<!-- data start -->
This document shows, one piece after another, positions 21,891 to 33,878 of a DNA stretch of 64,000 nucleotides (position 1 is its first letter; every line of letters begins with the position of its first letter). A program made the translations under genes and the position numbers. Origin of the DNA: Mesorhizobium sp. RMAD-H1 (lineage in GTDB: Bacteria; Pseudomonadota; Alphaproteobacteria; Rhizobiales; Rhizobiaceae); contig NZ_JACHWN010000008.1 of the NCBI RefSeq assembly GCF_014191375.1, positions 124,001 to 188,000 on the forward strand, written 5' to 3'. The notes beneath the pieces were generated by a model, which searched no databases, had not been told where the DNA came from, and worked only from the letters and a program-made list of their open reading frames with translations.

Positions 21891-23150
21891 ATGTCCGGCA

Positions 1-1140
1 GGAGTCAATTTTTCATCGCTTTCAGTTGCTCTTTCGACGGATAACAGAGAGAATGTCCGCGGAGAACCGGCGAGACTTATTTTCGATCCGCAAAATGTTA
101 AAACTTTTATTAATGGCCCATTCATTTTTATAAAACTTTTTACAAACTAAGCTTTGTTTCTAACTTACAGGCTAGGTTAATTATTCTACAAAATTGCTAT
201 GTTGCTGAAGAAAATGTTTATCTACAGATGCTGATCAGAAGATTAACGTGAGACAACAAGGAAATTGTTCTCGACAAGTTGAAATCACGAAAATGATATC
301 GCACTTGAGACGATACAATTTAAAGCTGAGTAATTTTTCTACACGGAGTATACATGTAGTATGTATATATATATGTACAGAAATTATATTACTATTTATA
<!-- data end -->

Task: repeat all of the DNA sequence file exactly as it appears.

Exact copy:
This document shows, one piece after another, positions 21,891 to 33,878 of a DNA stretch of 64,000 nucleotides (position 1 is its first letter; every line of letters begins with the position of its first letter). A program made the translations under genes and the position numbers. Origin of the DNA: Mesorhizobium sp. RMAD-H1 (lineage in GTDB: Bacteria; Pseudomonadota; Alphaproteobacteria; Rhizobiales; Rhizobiaceae); contig NZ_JACHWN010000008.1 of the NCBI RefSeq assembly GCF_014191375.1, positions 124,001 to 188,000 on the forward strand, written 5' to 3'. The notes beneath the pieces were generated by a model, which searched no databases, had not been told where the DNA came from, and worked only from the letters and a program-made list of their open reading frames with translations.

Positions 21891-23150
21891 ATGTCCGGCA

Positions 1-1140
1 GGAGTCAATTTTTCATCGCTTTCAGTTGCTCTTTCGACGGATAACAGAGAGAATGTCCGCGGAGAACCGGCGAGACTTATTTTCGATCCGCAAAATGTTA
101 AAACTTTTATTAATGGCCCATTCATTTTTATAAAACTTTTTACAAACTAAGCTTTGTTTCTAACTTACAGGCTAGGTTAATTATTCTACAAAATTGCTAT
201 GTTGCTGAAGAAAATGTTTATCTACAGATGCTGATCAGAAGATTAACGTGAGACAACAAGGAAATTGTTCTCGACAAGTTGAAATCACGAAAATGATATC
301 GCACTTGAGACGATACAATTTAAAGCTGAGTAATTTTTCTACACGGAGTATACATGTAGTATGTATATATATATGTACAGAAATTATATTACTATTTATA